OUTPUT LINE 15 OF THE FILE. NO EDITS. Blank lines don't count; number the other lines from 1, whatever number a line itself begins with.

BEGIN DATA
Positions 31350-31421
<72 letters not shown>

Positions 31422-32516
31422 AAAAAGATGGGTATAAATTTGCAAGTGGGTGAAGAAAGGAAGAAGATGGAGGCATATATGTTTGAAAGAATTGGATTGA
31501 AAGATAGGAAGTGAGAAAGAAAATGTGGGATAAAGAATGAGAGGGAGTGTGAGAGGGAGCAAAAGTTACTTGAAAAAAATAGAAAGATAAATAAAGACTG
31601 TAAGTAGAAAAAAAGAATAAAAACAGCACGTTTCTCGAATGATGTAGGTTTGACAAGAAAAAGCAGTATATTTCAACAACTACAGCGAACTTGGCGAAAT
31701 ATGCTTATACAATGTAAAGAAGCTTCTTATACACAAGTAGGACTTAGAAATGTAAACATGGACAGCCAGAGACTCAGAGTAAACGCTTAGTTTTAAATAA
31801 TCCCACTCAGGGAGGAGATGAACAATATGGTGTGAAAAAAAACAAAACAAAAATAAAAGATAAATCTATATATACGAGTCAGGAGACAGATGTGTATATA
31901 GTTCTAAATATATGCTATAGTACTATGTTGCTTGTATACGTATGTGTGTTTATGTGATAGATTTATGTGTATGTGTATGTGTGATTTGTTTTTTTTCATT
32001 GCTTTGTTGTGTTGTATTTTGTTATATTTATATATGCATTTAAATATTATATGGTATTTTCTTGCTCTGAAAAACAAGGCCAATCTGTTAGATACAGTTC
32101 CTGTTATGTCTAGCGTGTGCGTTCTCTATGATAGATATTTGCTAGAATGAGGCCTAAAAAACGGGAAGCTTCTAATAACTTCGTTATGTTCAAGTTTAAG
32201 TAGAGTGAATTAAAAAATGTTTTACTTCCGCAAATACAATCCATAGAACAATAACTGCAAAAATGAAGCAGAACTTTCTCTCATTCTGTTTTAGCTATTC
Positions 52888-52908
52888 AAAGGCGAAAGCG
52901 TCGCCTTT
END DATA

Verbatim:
52901 TCGCCTTT